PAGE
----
Saturday, September 15, 2007
I love this rectangular water feature, but will never have one like it in my curvilinear space. The photo is from Helen Dillon's garden.
I am using a very strict interpretation. As I understand it, Kim asks us to list plants or features that we would not have in our own gardens though we might admire them in the gardens of others. Therefore, I want to make it clear that I have no problem with any of the things I am listing here; some of them I really like a lot. I just wouldn’t, or couldn't, for various reasons, have them in my back yard.
1. Vegetables. I don’t grow them as I haven’t the space to spare for them. However, I do try to support local farmers by buying their produce (rather than imported supermarket stuff) whenever I can.
2. Grasses. I love these, but I don’t have the open, sunny area I feel is their best placement. They’d be great for my front yard if it wasn’t completely shady in the summer.
3. Birdbath. Don’t need it as they are happy to use the waterfall and the fountain.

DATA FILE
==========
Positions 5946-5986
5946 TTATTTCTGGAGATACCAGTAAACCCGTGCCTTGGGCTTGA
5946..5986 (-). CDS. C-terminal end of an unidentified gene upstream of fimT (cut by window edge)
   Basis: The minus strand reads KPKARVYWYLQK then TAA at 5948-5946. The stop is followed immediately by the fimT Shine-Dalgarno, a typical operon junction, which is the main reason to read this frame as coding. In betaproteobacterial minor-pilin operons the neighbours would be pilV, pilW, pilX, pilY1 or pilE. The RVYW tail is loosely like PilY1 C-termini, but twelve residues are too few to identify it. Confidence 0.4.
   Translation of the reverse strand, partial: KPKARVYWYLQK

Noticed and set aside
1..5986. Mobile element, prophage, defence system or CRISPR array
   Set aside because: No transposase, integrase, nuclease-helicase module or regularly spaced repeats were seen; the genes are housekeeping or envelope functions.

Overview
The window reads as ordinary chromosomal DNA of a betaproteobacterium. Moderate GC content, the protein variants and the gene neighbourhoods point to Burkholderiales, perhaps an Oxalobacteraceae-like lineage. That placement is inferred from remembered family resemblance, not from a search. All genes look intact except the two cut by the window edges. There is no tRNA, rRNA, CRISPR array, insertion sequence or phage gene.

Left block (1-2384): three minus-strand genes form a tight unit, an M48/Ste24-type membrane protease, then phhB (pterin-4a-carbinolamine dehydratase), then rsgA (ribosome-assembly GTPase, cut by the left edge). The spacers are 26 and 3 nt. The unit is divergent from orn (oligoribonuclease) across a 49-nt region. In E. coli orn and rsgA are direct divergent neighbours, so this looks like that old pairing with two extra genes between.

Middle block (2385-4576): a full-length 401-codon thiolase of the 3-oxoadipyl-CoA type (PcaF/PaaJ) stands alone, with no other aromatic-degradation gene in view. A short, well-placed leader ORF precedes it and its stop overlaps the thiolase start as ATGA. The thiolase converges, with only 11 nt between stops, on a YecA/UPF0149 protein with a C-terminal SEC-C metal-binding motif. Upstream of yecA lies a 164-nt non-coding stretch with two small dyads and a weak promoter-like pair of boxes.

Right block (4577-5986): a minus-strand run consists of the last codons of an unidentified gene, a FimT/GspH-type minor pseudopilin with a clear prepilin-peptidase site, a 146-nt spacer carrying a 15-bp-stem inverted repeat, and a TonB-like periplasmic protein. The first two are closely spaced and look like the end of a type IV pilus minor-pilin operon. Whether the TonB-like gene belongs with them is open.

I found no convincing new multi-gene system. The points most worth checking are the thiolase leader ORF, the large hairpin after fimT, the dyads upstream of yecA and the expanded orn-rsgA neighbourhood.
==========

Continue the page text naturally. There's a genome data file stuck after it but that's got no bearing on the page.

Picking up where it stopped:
4. Grass. I’m not kidding; a lush, green lawn can be beautiful, especially on large properties (think Jane Austen). It’s not the plant’s fault; it’s what we do to maintain it. In any case, I don’t have a blade of it; there’s no space and the terroir is all wrong.
5. Large stand of monarda—same reason as the grass. I suppose there is a long list of plants that need lots of sun and open space, but I’ve actually started to use many of them in my former rose bed, so this NIMG is flexible. I would love delphinium, for example, but have failed with it too often.
6. Neat, orderly beds, or geometric hardscaping such as that seen in Helen Dillon’s garden (above) and other formal gardens. I actually admire neatness, but I seem incapable of it. I also love a clean, minimal look, which I’ll never have.
I actually can’t think of too much else. If I like something I usually find a way to cram it in.